I suppose my last insight would be about my own abortion. One of the main things that anti-choice advocates will tell you is an overwhelming amount of women who have abortions regret it. That’s a half-truth and very vague. There are many reasons why women have abortions; mine were low income and my mental health. After my first child was born, I lost it. I couldn’t sleep or eat anything but steamed broccoli. I eventually started to hallucinate that people were coming to steal my baby. I went to the emergency room and wound up in behavioral health, where I was given sleeping medication and got very much needed rest, and then was placed on Citalopram, which is a generic anti-depressant. Since then, I have been in regular counseling and had a wonderful home care worker who came to visit to see how I was coping with depression and motherhood. I am very fortunate. Too many children have been killed because their mothers didn’t get the support I have.
I became pregnant the second time while I was using Mirena, an intrauterine device, as birth control. I became septic and was in a lot of pain. My only humane option was to abort. The other was to let the fetus fester in my womb with a foreign object and bacteria until my body expelled it all, while I would have been in agony and unable to care for my child. I would have probably died as well, so my son would have been without a mother. I am upset that I got pregnant while on Mirena, but I knew that was a slim chance before I had it put in. Reality is hard sometimes, because the strange and unlikely can happen, and they don’t have to have a reason. But I don’t regret my abortion. I wouldn’t be here today if I hadn’t done it.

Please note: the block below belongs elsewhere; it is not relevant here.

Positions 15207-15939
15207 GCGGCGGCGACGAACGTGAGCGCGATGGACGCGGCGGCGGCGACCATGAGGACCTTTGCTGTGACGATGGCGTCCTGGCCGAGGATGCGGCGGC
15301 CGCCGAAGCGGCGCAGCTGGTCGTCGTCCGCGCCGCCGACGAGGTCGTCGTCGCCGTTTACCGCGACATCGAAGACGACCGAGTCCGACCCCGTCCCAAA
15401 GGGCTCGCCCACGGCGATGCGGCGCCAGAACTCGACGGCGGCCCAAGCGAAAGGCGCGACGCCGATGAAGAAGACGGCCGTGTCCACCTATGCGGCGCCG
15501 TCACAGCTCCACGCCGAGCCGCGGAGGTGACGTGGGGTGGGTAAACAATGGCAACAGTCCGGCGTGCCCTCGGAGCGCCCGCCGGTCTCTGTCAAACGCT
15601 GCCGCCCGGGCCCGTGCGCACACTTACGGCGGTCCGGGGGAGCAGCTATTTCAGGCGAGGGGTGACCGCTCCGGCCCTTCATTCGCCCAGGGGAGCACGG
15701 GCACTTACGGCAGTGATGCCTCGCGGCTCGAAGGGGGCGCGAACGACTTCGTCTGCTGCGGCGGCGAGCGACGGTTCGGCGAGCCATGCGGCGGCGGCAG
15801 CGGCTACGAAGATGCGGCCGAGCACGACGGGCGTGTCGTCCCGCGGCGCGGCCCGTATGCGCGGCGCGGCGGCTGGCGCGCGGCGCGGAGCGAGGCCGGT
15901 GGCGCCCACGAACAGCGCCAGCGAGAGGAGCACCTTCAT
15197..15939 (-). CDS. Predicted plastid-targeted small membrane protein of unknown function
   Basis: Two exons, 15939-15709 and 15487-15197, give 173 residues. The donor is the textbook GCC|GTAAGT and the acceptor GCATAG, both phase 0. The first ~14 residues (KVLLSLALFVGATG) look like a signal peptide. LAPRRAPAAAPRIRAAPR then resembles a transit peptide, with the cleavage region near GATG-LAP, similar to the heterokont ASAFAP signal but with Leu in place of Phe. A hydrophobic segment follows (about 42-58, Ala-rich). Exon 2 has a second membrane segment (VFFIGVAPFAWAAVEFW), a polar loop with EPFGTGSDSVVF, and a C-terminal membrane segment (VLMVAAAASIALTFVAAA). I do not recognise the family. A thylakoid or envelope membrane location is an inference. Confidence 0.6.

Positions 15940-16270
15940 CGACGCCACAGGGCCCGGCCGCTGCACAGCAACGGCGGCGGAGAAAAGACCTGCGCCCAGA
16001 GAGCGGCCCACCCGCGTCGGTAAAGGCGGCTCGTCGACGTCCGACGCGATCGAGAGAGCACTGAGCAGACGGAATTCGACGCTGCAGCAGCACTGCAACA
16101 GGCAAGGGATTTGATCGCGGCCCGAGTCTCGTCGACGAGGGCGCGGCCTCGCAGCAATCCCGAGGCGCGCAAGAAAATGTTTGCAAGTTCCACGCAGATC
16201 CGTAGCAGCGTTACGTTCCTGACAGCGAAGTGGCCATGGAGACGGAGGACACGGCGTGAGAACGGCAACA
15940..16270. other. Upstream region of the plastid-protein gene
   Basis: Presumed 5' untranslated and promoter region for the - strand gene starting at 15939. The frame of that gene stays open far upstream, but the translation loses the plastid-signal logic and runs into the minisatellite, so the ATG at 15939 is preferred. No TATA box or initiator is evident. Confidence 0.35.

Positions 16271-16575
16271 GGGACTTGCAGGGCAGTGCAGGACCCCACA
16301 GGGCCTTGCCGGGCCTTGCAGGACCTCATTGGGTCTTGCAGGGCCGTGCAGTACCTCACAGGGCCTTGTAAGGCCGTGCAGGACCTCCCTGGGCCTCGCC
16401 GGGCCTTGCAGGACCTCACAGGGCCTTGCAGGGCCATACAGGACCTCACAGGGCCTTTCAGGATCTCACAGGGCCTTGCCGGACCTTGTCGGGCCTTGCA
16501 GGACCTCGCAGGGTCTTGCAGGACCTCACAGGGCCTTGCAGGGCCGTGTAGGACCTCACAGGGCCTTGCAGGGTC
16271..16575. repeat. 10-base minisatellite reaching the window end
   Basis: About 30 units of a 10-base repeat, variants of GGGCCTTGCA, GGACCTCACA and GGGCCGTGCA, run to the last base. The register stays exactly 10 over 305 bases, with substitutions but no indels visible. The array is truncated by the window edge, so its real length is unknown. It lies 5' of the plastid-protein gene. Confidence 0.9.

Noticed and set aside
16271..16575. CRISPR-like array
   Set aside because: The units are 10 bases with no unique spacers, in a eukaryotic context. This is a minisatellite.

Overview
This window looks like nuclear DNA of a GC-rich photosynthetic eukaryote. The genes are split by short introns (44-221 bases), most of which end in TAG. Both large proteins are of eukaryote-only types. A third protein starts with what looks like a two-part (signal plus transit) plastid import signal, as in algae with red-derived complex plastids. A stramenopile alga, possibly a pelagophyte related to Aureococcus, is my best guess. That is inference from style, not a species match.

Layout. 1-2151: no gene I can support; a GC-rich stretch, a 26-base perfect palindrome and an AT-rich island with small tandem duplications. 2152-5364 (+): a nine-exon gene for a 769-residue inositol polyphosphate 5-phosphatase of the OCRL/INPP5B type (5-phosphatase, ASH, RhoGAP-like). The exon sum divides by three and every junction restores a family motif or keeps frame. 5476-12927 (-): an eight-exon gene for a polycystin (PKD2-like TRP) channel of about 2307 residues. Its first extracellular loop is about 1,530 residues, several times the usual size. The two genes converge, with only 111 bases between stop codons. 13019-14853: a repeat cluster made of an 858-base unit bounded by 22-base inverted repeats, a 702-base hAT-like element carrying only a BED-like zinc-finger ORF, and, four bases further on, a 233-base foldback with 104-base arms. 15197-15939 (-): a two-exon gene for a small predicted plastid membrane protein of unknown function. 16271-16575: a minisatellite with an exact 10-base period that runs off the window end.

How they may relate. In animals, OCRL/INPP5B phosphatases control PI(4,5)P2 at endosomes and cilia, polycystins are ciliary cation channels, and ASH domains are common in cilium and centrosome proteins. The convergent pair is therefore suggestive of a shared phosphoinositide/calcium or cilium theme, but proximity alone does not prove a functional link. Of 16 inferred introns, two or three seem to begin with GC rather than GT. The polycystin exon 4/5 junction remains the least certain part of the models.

The snap reaction of many people is to tell a woman not to abort because life is sacred, yet this new life might be born into poverty, abuse, and also might not be born at all because the mother might die trying to carry it. If each of us could show more public support for women who choose to plan their pregnancies and terminations, the real number of women who regret abortion would drop.
Written by Delaine Rae